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Barr: DOJ yet to find widespread voter fraud that could have changed 2020 election

Attorney General William Barr said Tuesday that the Justice Department has not uncovered evidence of widespread voter fraud that could change the outcome of the 2020 presidential election, despite claims by President Trump and his campaign’s legal team.

Barr, during an interview with The Associated Press Tuesday, said that U.S. attorneys and FBI officials have been working to follow up on specific complaints and information they have received, but have not uncovered enough evidence that would change the outcome of the election.

“To date, we have not seen fraud on a scale that could have affected a different outcome in the election," Barr told The Associated Press.

Last month, Barr issued a directive to U.S. attorneys across the country allowing them to pursue any “substantial allegations” of voting irregularities if they existed, before the results of the 2020 presidential race were certified.

Barr’s move gave prosecutors the ability to go around Justice Department policy that typically would prohibit investigations of the time before the election was certified. Soon after Barr’s memo was issued, the Justice Department’s top elections crime official announced he would step aside from that position.

FILE - In this Oct. 15, 2020, file photo Attorney General William Barr speaks during a roundtable discussion on Operation Legend, a federal program to help cities combat violent crime in St. Louis.  (AP Photo/Jeff Roberson, File)

FILE - In this Oct. 15, 2020, file photo Attorney General William Barr speaks during a roundtable discussion on Operation Legend, a federal program to help cities combat violent crime in St. Louis.  (AP Photo/Jeff Roberson, File)

Barr' interview comes two days after Trump told Fox News that the DOJ has been "missing in action" on possible election fraud. Trump told "Sunday Morning Futures" Sunday that he has “not seen anything” from the DOJ or FBI on investigating the 2020 election.

“You would think if you’re in the FBI or Department of Justice, this is the biggest thing you could be looking at,” Trump said. “Where are they? I’ve not seen anything.”

“They just keep moving along and they go on to the next president,” he continued.

The Trump campaign has filed lawsuits in a number of key battleground states where President-elect Joe Biden led by a razor-thin margin. The Trump campaign has been alleging a widespread conspiracy to dump millions of illegal votes into the system, but has not provided substantial evidence to support those claims. The campaign’s legal effort, led by Rudy Giuliani, has, in large part, been focused on Republican poll watchers being blocked from viewing vote counting at polling sites in some locations. Those claims have been dismissed by even Republican-appointed judges, who have said the cases lack evidence.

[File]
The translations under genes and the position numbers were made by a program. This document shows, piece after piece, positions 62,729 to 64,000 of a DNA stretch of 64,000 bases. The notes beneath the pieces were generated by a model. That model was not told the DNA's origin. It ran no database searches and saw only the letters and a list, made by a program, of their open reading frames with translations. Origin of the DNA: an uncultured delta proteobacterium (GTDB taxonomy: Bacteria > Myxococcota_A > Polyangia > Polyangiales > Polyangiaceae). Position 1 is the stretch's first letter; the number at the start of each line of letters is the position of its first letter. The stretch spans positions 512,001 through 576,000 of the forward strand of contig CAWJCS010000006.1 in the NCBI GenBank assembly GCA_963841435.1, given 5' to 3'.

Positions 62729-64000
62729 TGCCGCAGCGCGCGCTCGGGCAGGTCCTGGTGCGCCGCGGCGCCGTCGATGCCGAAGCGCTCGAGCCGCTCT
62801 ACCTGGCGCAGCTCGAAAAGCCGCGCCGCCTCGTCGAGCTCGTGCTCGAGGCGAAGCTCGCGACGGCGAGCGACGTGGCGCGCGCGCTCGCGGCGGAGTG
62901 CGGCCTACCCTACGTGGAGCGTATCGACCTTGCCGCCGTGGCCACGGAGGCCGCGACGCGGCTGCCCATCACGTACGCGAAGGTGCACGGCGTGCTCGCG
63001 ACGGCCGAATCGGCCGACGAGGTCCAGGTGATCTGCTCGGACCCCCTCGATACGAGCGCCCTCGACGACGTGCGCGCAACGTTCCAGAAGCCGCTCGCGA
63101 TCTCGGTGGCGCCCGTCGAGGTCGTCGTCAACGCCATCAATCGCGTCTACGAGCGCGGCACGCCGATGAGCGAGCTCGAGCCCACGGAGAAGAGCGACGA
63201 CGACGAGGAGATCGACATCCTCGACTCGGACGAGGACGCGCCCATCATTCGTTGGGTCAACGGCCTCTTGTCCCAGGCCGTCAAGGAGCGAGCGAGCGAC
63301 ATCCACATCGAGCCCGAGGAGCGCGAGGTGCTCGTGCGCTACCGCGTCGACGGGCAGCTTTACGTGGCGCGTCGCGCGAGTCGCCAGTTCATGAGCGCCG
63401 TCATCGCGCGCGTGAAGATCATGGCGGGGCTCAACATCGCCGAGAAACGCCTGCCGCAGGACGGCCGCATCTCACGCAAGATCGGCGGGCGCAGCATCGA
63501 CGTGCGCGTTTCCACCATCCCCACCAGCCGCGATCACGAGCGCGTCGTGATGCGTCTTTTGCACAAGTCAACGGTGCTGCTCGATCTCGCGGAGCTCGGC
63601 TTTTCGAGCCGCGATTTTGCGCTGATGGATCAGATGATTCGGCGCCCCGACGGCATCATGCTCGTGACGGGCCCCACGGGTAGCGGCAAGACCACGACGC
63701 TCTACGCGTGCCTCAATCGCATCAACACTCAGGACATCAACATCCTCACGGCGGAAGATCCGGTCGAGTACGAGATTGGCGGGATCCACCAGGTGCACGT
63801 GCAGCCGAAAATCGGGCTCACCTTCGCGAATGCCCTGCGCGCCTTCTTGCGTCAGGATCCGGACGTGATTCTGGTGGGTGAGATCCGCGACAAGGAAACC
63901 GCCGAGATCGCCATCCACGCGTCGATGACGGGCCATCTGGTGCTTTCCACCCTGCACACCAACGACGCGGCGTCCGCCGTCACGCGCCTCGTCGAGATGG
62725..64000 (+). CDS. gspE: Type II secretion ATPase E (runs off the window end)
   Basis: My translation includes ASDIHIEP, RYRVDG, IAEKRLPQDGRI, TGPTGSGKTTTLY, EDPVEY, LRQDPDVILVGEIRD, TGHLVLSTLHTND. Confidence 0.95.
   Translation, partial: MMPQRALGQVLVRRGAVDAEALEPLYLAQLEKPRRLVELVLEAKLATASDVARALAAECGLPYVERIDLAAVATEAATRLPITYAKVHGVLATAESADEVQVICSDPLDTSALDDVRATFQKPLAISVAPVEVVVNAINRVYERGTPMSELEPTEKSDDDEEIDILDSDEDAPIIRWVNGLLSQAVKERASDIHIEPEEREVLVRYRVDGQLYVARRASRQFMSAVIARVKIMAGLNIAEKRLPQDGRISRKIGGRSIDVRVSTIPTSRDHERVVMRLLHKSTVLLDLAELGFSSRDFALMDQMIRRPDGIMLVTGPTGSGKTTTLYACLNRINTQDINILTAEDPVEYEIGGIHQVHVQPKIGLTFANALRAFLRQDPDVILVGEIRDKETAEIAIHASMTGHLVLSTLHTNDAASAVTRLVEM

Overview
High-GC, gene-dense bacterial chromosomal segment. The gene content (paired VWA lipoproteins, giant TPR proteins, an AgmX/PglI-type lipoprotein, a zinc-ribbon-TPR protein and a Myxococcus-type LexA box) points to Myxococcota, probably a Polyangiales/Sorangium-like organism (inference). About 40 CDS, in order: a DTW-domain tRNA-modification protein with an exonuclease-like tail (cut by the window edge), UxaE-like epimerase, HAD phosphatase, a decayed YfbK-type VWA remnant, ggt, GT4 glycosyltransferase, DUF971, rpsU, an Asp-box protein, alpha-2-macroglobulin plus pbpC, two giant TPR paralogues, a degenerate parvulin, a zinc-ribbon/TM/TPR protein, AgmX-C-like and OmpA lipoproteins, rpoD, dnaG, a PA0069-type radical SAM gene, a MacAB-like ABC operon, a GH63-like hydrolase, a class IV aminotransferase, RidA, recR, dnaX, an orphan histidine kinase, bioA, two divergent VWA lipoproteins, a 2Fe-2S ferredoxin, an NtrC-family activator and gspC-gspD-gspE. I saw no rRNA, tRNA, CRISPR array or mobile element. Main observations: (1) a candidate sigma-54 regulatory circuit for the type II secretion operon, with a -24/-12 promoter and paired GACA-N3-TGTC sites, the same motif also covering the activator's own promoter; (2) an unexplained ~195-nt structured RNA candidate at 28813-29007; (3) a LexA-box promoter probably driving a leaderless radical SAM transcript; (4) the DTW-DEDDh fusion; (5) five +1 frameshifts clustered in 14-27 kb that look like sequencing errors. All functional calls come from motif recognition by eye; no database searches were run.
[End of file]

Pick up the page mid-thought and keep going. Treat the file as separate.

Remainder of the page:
Election officials in many of those states, though, have certified Biden’s victory.

Giuliani and Jenna Ellis, who also is leading the campaign's legal effort, on Tuesday, fired back at Barr. 

“With all due respect to the Attorney General, there hasn’t been any semblance of a Department of Justice investigation," Giuliani and Ellis said in a statement. "We have gathered ample evidence of illegal voting in at least six states, which they have not examined. We have many witnesses swearing under oath they saw crimes being committed in connection with voter fraud."

They added: "As far as we know, not a single one has been interviewed by the DOJ. The Justice Department also hasn’t audited any voting machines or used their subpoena powers to determine the truth." 

They said that the campaign will "continue our pursuit of the truth through the judicial system and state legislatures, and continue toward the Constitution’s mandate and ensuring that every legal vote is counted and every illegal vote is not."

"Again, with the greatest respect to the Attorney General, his opinion appears to be without any knowledge or investigation of the substantial irregularities and evidence of systemic fraud," they said. 

Trump has not yet conceded to Biden, despite allowing the formal transition process to begin, and continues to blast election officials in multiple states, while also claiming the 2020 presidential election was rigged.

The Trump administration has said, though, that the 2020 election was the most secure ever.

"There's been one assertion that would be systemic fraud and that would be the claim that machines were programmed essentially to skew the election results,” Barr told the AP. “And the DHS and DOJ have looked into that, and so far, we haven't seen anything to substantiate that.”

Barr added that people have been confusing the use of the federal criminal justice system with allegations that should be made in civil lawsuits, adding that such a remedy for those complaints would be a top-down audit conducted by state or local officials, not the U.S. Justice Department.

"There's a growing tendency to use the criminal justice system as sort of a default fix-all, and people don't like something they want the Department of Justice to come in and 'investigate,"' Barr said, adding that there must be a basis to believe there is a crime to investigate.

"Most claims of fraud are very particularized to a particular set of circumstances or actors or conduct. They are not systemic allegations and. And those have been run down; they are being run down," Barr said. "Some have been broad and potentially cover a few thousand votes. They have been followed up on.”


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